• Denying yourself treats – can lead to a ‘sod it’ attitude and a big blow out
  • Alcohol – drinking lowers blood sugar and will-power, this combination can lead to over-eating
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  • Emotions such as anger, sadness, stress and frustration often require  comfort and an antidote to feel better – some foods hit our pleasure receptors temporarily given a ‘high’
  • Eating disorders such as anorexia and bulimia

The problem with binge eating is that to compensate, people will often over-restrict food the next day, causing extreme hunger.  This hunger causes drops in blood sugar, low mood and extreme cravings which result in over-eating, and so the cycle continues.  This can cause a see-sawing metabolism which may contribute to weight gain. Other people may use exercise inappropriately to ‘work off’ the extra calories, or in extreme cases, throw the food up.

Often disordered eating follows through into a disordered life, which can spark depression and anxiety.  I have seen many clients who when they started eating regular meals, became more organised, felt more in control and so more content.

 What should you do if you are prone to binge eating?

  1. Eat more proteins and good fats at meal times, which have less of an impact on insulin which contributes to sugar highs and lows. Make sure you keep your blood sugar balanced by avoiding refined carbohydrates (white flour products), sugary foods and drinks, and snack on a small handful of natural nuts if there is a gap of more than 5 hours in between meals.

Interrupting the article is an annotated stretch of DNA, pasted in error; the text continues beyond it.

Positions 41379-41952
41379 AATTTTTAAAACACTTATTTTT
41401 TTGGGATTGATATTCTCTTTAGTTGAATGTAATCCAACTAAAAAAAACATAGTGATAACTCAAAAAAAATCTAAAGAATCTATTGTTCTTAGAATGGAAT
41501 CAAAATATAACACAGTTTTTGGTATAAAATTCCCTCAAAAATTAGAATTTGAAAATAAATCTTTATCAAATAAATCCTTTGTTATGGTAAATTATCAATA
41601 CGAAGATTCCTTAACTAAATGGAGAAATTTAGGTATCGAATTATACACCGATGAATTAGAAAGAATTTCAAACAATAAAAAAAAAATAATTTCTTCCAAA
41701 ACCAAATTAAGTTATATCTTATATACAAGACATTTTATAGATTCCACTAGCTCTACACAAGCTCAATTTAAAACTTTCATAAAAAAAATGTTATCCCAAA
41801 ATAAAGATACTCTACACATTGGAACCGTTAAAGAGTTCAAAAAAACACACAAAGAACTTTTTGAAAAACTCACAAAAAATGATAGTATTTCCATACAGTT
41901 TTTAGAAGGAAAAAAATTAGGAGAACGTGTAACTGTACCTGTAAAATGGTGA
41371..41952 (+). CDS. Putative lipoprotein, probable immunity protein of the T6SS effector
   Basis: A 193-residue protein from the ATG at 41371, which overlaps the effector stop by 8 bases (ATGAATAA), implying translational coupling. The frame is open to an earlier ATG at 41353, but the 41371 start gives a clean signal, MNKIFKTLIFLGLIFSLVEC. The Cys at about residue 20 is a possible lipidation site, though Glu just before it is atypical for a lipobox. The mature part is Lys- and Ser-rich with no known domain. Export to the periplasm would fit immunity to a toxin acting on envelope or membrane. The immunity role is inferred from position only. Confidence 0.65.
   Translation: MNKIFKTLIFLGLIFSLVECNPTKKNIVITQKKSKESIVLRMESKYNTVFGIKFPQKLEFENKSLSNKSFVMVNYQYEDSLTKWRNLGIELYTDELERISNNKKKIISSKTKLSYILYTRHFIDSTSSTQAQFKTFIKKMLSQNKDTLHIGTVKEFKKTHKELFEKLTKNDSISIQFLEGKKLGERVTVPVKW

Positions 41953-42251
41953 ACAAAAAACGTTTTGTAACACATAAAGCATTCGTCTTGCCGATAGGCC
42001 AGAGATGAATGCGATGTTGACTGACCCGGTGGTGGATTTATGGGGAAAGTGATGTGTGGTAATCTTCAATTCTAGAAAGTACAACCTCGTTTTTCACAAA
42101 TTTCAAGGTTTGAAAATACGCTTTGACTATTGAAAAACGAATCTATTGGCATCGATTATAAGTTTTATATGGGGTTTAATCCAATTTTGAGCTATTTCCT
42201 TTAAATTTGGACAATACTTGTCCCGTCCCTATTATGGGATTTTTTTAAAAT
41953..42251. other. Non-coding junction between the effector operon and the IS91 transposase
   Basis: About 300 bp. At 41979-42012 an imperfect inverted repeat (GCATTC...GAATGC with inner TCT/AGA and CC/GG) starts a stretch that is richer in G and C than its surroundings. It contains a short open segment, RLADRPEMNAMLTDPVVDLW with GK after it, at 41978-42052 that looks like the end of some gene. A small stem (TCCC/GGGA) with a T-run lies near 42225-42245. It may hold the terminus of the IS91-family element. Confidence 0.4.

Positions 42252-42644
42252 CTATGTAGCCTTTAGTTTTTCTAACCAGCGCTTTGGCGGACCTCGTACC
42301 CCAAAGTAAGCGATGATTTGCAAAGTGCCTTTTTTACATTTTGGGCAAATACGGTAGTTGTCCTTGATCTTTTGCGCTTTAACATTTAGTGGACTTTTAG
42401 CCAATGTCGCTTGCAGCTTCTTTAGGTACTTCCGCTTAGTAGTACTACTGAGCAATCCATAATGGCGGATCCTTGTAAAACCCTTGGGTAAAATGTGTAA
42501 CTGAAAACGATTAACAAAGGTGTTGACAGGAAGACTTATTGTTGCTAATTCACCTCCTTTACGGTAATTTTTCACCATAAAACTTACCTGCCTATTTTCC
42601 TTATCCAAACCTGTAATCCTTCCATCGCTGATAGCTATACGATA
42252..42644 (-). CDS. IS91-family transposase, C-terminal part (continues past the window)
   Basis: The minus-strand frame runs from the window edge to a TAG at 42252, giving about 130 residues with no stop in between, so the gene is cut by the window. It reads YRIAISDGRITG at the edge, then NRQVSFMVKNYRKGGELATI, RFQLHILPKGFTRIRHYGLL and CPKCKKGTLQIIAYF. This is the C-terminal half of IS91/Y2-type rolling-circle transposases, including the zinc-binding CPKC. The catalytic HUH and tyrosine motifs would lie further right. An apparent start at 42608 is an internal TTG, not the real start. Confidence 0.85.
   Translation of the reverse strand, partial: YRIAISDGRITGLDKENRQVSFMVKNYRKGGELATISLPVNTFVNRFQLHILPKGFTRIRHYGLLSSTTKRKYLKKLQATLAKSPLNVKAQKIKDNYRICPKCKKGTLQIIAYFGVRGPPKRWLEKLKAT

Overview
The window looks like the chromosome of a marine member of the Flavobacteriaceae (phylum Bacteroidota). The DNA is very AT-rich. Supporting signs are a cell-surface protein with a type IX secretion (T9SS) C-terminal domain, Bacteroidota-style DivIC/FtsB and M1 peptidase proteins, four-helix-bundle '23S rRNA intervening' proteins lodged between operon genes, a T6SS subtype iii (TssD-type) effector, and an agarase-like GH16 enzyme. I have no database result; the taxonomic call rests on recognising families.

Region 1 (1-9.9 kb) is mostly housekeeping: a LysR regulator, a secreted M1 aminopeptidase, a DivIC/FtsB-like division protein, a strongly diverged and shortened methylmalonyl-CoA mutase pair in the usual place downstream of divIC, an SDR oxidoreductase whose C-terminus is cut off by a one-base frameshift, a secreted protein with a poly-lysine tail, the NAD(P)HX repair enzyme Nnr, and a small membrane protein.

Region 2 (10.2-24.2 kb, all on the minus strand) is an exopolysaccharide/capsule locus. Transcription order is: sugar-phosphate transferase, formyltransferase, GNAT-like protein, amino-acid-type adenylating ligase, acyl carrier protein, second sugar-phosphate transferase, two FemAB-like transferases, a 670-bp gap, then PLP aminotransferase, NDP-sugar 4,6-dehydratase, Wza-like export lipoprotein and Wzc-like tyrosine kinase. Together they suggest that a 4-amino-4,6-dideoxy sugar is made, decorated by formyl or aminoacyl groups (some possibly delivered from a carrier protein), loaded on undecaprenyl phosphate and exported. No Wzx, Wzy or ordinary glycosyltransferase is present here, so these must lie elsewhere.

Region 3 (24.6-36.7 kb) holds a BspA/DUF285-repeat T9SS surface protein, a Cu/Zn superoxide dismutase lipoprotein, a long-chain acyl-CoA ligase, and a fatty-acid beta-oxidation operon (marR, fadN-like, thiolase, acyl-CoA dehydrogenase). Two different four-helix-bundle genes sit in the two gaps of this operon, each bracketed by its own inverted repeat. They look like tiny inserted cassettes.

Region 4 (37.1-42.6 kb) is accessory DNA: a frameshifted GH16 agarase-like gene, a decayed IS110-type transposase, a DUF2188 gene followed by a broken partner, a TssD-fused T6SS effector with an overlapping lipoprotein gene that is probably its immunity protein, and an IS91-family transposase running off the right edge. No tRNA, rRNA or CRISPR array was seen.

2. Plan out your meals a week in advance and shop accordingly so you know when you might need to take lunch, a snack or arrange a quick evening meal e.g. a stir fry or omelet due to working late or children’s activities
  3. If you are trying to lose weight, build in some suitable treats a couple of times a week so you don’t feel denied e.g. a small cake or an ice cream – enjoy it but make it small and stop at one
  4. Avoid crisps, biscuits and chocolates which are cleverly designed to make you want to eat more and more and more and more ……..
  5. If you are going somewhere where there is unlimited food, practice restraint.  Some people are more biologically programmed to stock up in case of ‘famine’, so if this is you, be aware of it.  Tell that inner voice you won’t starve and fill your plate appropriately.  Don’t go back for more and avoid grazing all day
  6. Don’t drink on alcohol on an empty stomach – drink slowly, interspersing with water
  7. Think of other ways to comfort or distract yourself in times of high emotion such as talking to a friend, exercising or having a nice bath.  Just getting out of the house and changing the scenery can be enough to improve mood.

Whilst eating disorders are complex mental disorders that need specialist help, most binge eating is manageable and preventable, and life becomes is better for it.